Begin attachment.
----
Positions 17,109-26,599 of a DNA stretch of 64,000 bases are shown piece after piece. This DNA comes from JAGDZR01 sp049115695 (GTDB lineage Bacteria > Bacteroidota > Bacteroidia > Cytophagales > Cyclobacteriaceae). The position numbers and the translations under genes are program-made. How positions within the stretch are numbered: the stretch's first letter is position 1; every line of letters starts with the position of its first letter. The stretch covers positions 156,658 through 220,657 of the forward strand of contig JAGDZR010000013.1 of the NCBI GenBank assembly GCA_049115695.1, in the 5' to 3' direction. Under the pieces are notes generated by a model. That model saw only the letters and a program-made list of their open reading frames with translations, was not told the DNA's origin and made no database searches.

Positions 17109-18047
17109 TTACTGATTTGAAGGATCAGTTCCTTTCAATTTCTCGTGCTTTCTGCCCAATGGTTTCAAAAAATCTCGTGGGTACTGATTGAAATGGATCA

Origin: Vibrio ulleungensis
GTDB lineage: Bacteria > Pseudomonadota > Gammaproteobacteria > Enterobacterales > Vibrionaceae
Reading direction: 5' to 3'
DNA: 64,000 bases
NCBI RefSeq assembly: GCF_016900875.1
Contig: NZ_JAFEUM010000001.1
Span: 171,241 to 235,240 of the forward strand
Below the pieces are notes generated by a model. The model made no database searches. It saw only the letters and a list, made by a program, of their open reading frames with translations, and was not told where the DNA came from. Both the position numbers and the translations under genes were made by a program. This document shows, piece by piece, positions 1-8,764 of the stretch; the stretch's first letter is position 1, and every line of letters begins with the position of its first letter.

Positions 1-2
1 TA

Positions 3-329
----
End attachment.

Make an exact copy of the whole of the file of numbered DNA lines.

Positions 17,109-26,599 of a DNA stretch of 64,000 bases are shown piece after piece. This DNA comes from JAGDZR01 sp049115695 (GTDB lineage Bacteria > Bacteroidota > Bacteroidia > Cytophagales > Cyclobacteriaceae). The position numbers and the translations under genes are program-made. How positions within the stretch are numbered: the stretch's first letter is position 1; every line of letters starts with the position of its first letter. The stretch covers positions 156,658 through 220,657 of the forward strand of contig JAGDZR010000013.1 of the NCBI GenBank assembly GCA_049115695.1, in the 5' to 3' direction. Under the pieces are notes generated by a model. That model saw only the letters and a program-made list of their open reading frames with translations, was not told the DNA's origin and made no database searches.

Positions 17109-18047
17109 TTACTGATTTGAAGGATCAGTTCCTTTCAATTTCTCGTGCTTTCTGCCCAATGGTTTCAAAAAATCTCGTGGGTACTGATTGAAATGGATCA

Origin: Vibrio ulleungensis
GTDB lineage: Bacteria > Pseudomonadota > Gammaproteobacteria > Enterobacterales > Vibrionaceae
Reading direction: 5' to 3'
DNA: 64,000 bases
NCBI RefSeq assembly: GCF_016900875.1
Contig: NZ_JAFEUM010000001.1
Span: 171,241 to 235,240 of the forward strand
Below the pieces are notes generated by a model. The model made no database searches. It saw only the letters and a list, made by a program, of their open reading frames with translations, and was not told where the DNA came from. Both the position numbers and the translations under genes were made by a program. This document shows, piece by piece, positions 1-8,764 of the stretch; the stretch's first letter is position 1, and every line of letters begins with the position of its first letter.

Positions 1-2
1 TA

Positions 3-329